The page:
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Weird Stove Electrical Problem

August 31st, 2016 · Property Management, Rental Property


I’ve been a property manager for over 20 years now (a long long 20 years… think Alcatraz) and most problems have come to visit me more than once. Until this summer when a lowly stove made me, Dina, two electricians and the condo manager look foolish.

Basically, the problem was reported as an oven problem, where the stove top worked but the oven did not. This was diagnosed as a malfunctioning/burned out motherboard and we quickly arranged for another appliance. Considering the stove was only just over a year old, this was very frustrating and expensive for the owners.

The new stove got there and it didn’t work either. The appliance repair man from Appliance Warehouse (416-246-0555) correctly diagnosed the problem as a power problem. First we contacted the condo and they sent their handyman over to have a look. They didn’t see the problem. Then we called our own electrician to come and have a look. They said it should work.

Next step we called the appliance company back and they went back and took a video of the problem, which was unequal power. One side of the stove only had 88 volts going to the neutral. New stoves do not like their power like that, and they will not work.

Next I called Toronto Hydro… three times before they came out to look at the power coming to the condo from their equipment. Once they got there they did a fantastic job. (Peter Spiniello you rock) bottom line is they discovered that their equipment was blameless and gave me a report.

With that report I was able to go back to the building, and they looked at the report and the video from Appliance Warehouse and finally narrowed the problem back to an improperly fastened neutral wire in the panel.

Finally the stove works. Obviously all this back and forth with different tradespeople takes forever and what should be a simple problem becomes an ordeal to deal with.

The tenants were fantastically patient with us as we dealt with this mystery.

Remember when dealing with a strange and unusual electrical problem, it might be the neutral that’s causing you grief.


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Long Term Affordable Housing Solutions – Public Input Required

July 7th, 2016 · Landlord & Tenant Board, Property Management, Rental Property

zoningThe government is asking for help with long term affordable housing solutions. You can have more information about it on their webpage and provide input to their email.

I will, however, be a little more public about what you need to get landlords to provide affordable housing.

In most cases the government branches itself are acting against themselves. Cities, fire departments, zoning laws are closing down more apartments then are being created.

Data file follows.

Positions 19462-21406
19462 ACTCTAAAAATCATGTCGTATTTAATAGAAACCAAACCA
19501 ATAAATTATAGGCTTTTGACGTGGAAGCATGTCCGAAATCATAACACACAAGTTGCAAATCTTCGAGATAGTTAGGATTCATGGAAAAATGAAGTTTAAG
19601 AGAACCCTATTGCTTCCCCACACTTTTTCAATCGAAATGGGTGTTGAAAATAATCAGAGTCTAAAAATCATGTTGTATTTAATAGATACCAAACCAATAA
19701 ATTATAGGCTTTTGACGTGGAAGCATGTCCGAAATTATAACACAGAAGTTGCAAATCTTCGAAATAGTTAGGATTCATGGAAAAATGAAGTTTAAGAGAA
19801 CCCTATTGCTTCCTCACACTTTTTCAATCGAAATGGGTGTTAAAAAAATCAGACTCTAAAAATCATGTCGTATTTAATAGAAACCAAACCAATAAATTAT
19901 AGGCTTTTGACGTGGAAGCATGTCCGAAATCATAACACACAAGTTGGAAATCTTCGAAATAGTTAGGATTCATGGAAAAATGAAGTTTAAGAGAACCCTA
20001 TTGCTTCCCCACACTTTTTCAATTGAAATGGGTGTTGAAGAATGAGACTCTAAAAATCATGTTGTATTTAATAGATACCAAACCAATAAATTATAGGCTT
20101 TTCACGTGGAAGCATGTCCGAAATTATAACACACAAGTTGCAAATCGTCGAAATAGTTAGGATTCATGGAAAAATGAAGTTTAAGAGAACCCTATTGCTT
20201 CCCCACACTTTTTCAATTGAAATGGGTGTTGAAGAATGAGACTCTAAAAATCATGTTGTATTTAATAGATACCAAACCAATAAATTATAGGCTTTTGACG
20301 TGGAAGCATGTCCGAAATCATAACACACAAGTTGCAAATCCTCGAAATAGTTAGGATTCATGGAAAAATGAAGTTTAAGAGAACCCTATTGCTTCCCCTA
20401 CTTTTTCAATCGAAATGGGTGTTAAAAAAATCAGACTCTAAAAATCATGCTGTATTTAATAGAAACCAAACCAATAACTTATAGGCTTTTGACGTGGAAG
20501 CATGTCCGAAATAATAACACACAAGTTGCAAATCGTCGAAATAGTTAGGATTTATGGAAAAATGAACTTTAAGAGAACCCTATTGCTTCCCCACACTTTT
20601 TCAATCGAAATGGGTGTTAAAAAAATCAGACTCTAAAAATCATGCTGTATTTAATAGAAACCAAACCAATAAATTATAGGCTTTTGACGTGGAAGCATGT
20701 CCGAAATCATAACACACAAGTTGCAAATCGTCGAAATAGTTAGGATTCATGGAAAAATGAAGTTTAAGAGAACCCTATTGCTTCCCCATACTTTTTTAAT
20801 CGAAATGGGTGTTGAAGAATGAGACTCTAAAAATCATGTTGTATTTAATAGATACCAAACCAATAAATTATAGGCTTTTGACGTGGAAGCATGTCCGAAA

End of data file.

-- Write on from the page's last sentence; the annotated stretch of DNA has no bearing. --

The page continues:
I myself have seen this in action, and this year I have seen 5-6 apartments get shut down and have heard and seen how municipalities act like total jerks to landlords for the crime of providing basement apartments.

When the basement apartment rules in Ontario changed so that municipalities could no longer arbitrarily make them illegal in 2011, I rejoiced. I thought this might make it a lot better for landlords. But to quote a lawyer I know “Legislation can’t prevent people from being dicks” Unfortunately the new law let cities set their own by laws for what would be legal standards for basement apartment. There was no deadline for when these bylaws would happen, so years went by before Mississauga & Brampton created their bylaws.

Then there are development charges…for building the basement apartment and you need to apply for a building permit and for that you need plans. Those plans alone will cost between $1500 and up. Then you have to pay for the building permit. Then you have to get a contractor in to build it.

Then there are weird other requirements such as if your house is less than 5 years old, you need a separate furnace. Well there goes another $2000 or $3000. Why do you need a separate furnace? I don’t know.

Oh and god forbid you have a triplex, like one of my previous owners in Whitby. I have no idea how he’ll get out of his situation of having an illegal basement in a duplex. I just want to point out that every apartment has a fire alarm, two exits and in decent condition. The fire inspector there acted like we were criminals and has asked to have existing fire doors removed because they didn’t fit to his satisfaction. That same fire inspector also insisted we get plans from the city and legalize the status of all the apartments. In 30 days…. so in my opinion, the city of Whitby is acting like they don’t want basement apartments, even if they are pretty safe.

In that triplex all the tenants are being evicted, because the work required to bring it up to triplex status is so great, that’s what has to be done. It’s ridiculous. Last I heard the stairwells have to have the drywall ripped off to be insulated and the main floor needs a layer of drywall. The existing fire doors have to be replaced. All because this basement apartment creates such a hazard. But if the basement apartment is removed, it’s safe.